“Russia’s War in Ukraine Could Spur Another Global Chip Shortage”
WIRED, February 28, 2022
By Morgan Meaker
“Ukraine is home to half of the world’s neon gas, which is critical for manufacturing semiconductor chips.”
On Thursday morning, explosions rocked at least seven cities in Ukraine, heralding the start of a full-scale Russian invasion. Among Putin’s first targets was Odesa, a seaside city huddled around the Black Sea, and one of the country’s busiest ports. But it is also home to a little-known company called Cryoin, which plays a big role in the global production of semiconductors.
Cryoin makes neon gas, a substance used to power the lasers that etch patterns into computer chips. It supplies companies in Europe, Japan, Korea, China, and Taiwan, but most of its neon is shipped to the US, the company told WIRED. Now analysts are warning that the ripple effects caused by disruption to Cryoin’s supply could be felt around the world.
Cryoin’s production of neon and other gases ground to a halt on Thursday as the invasion began, says business development director Larissa Bondarenko. “We decided that [our employees] should stay at home for the next couple of days until the situation is clearer, to make sure that everyone is safe,” she says, adding there was no damage to the facility as of Monday. Despite plans to restart production over the weekend, missiles over Odesa meant it was still too dangerous. Bondarenko, who lives half an hour away from the site by car, says she has been sleeping in her basement. “Thank God we have one in our house.”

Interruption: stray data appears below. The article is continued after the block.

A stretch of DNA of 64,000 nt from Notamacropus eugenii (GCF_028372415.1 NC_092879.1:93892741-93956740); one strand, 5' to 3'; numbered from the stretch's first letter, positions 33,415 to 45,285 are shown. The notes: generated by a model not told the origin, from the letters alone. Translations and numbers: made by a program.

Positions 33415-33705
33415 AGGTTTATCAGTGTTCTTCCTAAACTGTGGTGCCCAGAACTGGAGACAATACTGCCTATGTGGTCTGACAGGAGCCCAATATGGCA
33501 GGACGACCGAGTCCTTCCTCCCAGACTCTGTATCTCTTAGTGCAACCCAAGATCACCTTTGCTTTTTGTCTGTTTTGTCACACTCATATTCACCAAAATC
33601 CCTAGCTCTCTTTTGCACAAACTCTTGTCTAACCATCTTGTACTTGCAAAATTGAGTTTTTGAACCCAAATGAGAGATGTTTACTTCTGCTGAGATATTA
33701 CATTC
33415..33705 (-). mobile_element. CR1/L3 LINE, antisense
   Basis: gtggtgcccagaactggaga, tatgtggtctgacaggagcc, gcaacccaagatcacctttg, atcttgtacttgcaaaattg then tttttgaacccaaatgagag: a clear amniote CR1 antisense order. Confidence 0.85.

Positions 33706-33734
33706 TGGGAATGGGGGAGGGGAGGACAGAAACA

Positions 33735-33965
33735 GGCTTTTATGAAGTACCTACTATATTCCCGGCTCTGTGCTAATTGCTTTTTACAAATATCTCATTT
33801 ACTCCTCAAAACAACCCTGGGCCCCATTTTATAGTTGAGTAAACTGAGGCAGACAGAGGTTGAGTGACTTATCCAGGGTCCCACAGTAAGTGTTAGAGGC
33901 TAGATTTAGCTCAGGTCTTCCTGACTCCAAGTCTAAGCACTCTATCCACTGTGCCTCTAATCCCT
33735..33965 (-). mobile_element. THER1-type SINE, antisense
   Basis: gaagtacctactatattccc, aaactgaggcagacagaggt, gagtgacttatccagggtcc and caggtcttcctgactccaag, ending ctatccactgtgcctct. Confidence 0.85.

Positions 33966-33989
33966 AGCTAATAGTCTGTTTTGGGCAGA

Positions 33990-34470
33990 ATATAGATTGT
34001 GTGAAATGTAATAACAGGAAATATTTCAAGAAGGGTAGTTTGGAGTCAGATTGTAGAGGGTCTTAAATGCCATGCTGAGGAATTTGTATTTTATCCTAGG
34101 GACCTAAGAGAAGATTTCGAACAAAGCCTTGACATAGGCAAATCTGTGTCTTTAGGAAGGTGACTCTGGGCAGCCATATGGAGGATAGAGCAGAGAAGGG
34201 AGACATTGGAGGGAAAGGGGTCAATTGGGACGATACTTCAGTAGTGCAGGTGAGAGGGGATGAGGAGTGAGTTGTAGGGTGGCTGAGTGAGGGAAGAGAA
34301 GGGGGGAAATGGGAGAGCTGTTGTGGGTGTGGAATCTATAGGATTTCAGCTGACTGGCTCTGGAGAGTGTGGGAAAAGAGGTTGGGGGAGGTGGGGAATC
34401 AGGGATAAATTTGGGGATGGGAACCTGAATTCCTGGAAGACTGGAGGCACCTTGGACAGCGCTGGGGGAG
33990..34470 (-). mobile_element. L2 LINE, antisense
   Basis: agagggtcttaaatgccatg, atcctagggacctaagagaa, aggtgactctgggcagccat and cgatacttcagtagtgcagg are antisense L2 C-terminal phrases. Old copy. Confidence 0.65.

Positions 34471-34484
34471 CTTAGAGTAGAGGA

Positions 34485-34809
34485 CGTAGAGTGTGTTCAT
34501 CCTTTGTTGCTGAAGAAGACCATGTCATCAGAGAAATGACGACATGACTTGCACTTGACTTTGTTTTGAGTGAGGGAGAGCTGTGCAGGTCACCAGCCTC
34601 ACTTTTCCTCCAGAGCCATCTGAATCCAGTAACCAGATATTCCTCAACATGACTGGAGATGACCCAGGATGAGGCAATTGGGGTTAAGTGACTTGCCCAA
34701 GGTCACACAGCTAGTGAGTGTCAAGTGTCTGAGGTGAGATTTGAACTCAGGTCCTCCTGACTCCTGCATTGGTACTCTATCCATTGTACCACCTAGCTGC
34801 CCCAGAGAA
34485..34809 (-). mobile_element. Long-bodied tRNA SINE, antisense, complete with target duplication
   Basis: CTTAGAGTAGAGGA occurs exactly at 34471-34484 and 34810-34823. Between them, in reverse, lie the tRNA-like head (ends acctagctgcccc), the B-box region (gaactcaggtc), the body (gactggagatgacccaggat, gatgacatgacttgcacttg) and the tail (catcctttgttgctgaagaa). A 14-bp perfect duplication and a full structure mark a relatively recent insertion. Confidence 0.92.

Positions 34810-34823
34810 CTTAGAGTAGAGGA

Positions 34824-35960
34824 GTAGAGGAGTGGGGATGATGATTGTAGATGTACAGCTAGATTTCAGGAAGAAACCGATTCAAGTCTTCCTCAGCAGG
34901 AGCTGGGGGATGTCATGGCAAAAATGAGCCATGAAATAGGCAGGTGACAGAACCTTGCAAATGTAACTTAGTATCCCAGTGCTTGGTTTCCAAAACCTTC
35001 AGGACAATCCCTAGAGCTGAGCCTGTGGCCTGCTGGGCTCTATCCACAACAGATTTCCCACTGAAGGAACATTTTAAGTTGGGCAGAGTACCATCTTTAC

Semiconductors act as the technological brains in our phones, laptops, smart homes, and even cars. The industry is already wrestling with shortages as it struggles to keep up with pandemic demand for devices. In 2021, chip shortages restricted production for almost every major carmaker, with companies like General Motors shutting entire factories as a result. Apple, one of the world’s largest chip buyers, told manufacturers in October that it would make 10 million fewer iPhones in 2021 than planned due to chip shortages, according to Bloomberg.
But Russian aggression in Ukraine is making the industry nervous that these shortages could be intensified by a repeat of 2014, when prices for neon gas spiked by 600 per cent in response to the annexation of Crimea. Last week, US and Japanese governments were scrambling to make sure that will not happen again, pressuring their chip industries to find alternative sources of this obscure gas before it’s too late.
About the Author:
Morgan Meaker is a senior writer at WIRED covering European business. Before that, she was a technology reporter at The Telegraph and also worked for Dutch magazine De Correspondent. In 2019 she won Technology Journalist of the Year at the Words by Women Awards. She was born in Scotland, lives in London, and is a graduate of City University’s International Journalism MA program.